Office Depot offers an attractive short opportunity with a near-term catalyst. Office Depot is a secularly
challenged business but more pertinently it has an artificially inflated stock price because of a pending
takeover by Staples that is very unlikely to go through.
Staples announced the transaction in February of this year. The terms are $7.25 in cash and 0.2188 in
SPLS stock. At the current price of $6.63 the takeout offer for ODP is $9.87, a 49% gross spread. Clearly
the market is skeptical of the likelihood of the deal closing but the downside from here is substantial
An identical transaction was proposed in 1997 and that deal was blocked by the FTC. The companies
have been emboldened to attempt the transaction again by the allowance of ODP to buy Office Max in
2013. In fact, the FTC published a closing statement after the deal that “the market for cosummable
office supplies has changed considerably since 1997”. That is unquestionably true with the entrance of
Amazon but the retail market here is not of concern from an anti-trust perspective. However, ODP and
SPLS are by far the largest players in the commercial segment and it is lack of competition in this
segment that will hang up the deal.
Relevant Segment Definition
The enterprise segment is one in which corporate customers bid out their office product needs and
service. These contracts last a few years and importantly are non-exclusive – essentially the winning bid
is merely a negotiated price list. In the US somewhere between 500 to 1,000 of the largest national
accounts get bid out from a single office and the supplier is expected to service the entire account. At
the moment, these types of customers have only two options: Office Depot and Staples. No other
competitors come close to being able to effectively serve these types of customers. While Amazon is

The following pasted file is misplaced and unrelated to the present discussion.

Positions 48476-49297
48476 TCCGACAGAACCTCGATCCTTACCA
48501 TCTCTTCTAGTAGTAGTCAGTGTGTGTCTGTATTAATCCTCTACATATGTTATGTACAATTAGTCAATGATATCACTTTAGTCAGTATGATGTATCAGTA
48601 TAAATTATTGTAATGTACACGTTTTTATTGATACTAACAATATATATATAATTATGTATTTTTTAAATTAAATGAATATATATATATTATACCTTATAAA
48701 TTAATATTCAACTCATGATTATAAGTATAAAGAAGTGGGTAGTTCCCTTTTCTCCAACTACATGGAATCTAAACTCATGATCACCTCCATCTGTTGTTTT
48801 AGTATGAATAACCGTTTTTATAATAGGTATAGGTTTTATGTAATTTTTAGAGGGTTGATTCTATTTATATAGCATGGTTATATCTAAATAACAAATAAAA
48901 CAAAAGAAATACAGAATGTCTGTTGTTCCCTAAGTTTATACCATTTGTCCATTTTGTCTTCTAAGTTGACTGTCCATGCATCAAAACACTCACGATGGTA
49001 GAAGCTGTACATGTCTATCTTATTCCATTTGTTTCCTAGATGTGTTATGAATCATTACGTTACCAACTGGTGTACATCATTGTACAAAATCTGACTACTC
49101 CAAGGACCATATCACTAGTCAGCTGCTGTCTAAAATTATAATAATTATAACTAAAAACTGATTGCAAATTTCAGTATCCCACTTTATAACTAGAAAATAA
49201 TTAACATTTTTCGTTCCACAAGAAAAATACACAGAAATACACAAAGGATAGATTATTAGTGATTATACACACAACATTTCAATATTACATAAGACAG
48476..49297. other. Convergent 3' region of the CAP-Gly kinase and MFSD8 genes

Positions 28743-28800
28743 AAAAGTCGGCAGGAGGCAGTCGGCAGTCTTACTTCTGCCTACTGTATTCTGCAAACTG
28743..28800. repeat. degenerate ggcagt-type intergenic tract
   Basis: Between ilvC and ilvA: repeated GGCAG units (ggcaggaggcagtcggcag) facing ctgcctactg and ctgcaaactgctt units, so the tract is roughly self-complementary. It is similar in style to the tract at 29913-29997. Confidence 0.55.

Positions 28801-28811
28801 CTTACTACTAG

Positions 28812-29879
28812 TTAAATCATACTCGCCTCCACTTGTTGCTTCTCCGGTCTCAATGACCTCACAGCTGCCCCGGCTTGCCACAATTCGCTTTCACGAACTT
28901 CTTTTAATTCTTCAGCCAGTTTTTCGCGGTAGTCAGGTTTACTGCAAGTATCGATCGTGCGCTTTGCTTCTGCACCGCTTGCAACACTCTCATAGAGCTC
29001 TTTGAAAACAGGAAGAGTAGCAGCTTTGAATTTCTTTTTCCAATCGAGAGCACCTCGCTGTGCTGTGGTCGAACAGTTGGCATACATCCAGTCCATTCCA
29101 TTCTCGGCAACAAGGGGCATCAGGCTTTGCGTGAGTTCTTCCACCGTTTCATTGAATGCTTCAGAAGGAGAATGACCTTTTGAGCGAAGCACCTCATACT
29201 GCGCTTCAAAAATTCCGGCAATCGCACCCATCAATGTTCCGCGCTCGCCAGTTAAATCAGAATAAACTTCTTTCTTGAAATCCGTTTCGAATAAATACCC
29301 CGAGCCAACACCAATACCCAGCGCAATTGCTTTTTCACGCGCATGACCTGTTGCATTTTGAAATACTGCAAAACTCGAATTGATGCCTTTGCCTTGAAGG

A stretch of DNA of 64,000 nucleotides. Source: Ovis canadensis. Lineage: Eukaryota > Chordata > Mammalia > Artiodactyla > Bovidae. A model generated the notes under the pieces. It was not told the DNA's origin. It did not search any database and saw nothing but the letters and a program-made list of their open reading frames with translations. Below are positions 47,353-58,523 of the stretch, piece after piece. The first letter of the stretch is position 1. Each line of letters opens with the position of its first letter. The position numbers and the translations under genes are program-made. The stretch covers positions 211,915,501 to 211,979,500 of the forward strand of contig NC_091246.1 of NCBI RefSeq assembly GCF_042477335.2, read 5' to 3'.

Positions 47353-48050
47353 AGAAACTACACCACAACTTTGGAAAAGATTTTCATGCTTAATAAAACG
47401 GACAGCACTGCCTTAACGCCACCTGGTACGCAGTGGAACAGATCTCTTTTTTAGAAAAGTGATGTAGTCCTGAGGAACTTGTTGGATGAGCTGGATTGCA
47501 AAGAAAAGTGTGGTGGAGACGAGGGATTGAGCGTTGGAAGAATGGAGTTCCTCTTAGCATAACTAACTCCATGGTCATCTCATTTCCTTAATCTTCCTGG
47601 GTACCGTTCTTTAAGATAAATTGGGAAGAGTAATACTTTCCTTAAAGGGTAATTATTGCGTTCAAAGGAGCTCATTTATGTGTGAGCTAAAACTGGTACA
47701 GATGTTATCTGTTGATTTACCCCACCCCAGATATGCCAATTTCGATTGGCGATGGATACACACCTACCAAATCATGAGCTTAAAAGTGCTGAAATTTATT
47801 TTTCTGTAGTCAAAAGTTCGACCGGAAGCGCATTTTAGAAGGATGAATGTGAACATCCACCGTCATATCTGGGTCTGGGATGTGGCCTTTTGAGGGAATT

obviously a national provider and both ODP and SPLS are quick to invoke its recent focused entry into
the commercial segment as price disciplining factor, it is not really a viable option for procurement. High
touch, value-added service is a major component of the offering, something that Amazon altogether
lacks. This merger will create a monopoly in the commercial segment and will thus have to be blocked.
Office Max and Office Depot were allowed to merge because the OMX commercial business was a very
weak number 3 player. An analogous situation is the failed transaction between US Foods and Sysco,
which were define as the only major broadline distributors with a national network.
The merger agreement allows for up to $1.25bn of revenue divestitures, however there is no possible
solution to create a workable #2 competitor. Essendant is the largest player in the space after ODP and
SPLS. It is a wholesaler with $5bn in revenue and it supports the thousands of independent suppliers as
well as ODP and SPLS for their long-tail tail SKUs. Essendant’s motto is ‘win from the middle’ and given
that its customers are the direct suppliers themselves, it is unlikely that they will step into the role to
compete with their customers. I don’t see them as a potential acquirer of any divestiture package.
The commercial segment office product ecosystem is very fragmented, at the basic level suppliers are
just sales organizations with very low capital intensity. WB Mason is the largest independent supplier
but it is only $1.3bn in sales (vs. $5bn for ODP and $8bn for SPLS) and is strongest in the Northeast
region. WB Mason would have to bite off a major piece of ODP’s business to have a true national
footprint. Furthermore, having one possible acquirer puts ODP/SPLS in a very fragile negotiating position
and renders agreement on price by the counterparties to be less likely.